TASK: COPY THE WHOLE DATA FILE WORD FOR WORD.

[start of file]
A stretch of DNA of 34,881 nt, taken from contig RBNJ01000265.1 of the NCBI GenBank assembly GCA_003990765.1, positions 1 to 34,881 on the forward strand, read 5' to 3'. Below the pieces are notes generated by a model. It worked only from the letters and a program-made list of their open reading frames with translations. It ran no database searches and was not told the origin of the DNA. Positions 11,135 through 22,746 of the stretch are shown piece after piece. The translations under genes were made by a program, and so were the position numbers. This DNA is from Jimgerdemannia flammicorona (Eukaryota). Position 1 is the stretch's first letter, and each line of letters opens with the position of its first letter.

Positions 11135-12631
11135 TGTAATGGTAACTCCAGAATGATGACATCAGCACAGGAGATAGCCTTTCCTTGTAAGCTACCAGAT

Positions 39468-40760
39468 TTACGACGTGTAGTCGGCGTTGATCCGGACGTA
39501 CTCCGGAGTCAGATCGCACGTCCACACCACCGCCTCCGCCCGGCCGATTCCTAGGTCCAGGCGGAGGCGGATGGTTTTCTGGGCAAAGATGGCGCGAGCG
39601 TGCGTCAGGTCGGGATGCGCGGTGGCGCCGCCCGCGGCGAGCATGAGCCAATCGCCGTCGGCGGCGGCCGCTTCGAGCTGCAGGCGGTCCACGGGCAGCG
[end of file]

A stretch of DNA of 34,881 nt, taken from contig RBNJ01000265.1 of the NCBI GenBank assembly GCA_003990765.1, positions 1 to 34,881 on the forward strand, read 5' to 3'. Below the pieces are notes generated by a model. It worked only from the letters and a program-made list of their open reading frames with translations. It ran no database searches and was not told the origin of the DNA. Positions 11,135 through 22,746 of the stretch are shown piece after piece. The translations under genes were made by a program, and so were the position numbers. This DNA is from Jimgerdemannia flammicorona (Eukaryota). Position 1 is the stretch's first letter, and each line of letters opens with the position of its first letter.

Positions 11135-12631
11135 TGTAATGGTAACTCCAGAATGATGACATCAGCACAGGAGATAGCCTTTCCTTGTAAGCTACCAGAT

Positions 39468-40760
39468 TTACGACGTGTAGTCGGCGTTGATCCGGACGTA
39501 CTCCGGAGTCAGATCGCACGTCCACACCACCGCCTCCGCCCGGCCGATTCCTAGGTCCAGGCGGAGGCGGATGGTTTTCTGGGCAAAGATGGCGCGAGCG
39601 TGCGTCAGGTCGGGATGCGCGGTGGCGCCGCCCGCGGCGAGCATGAGCCAATCGCCGTCGGCGGCGGCCGCTTCGAGCTGCAGGCGGTCCACGGGCAGCG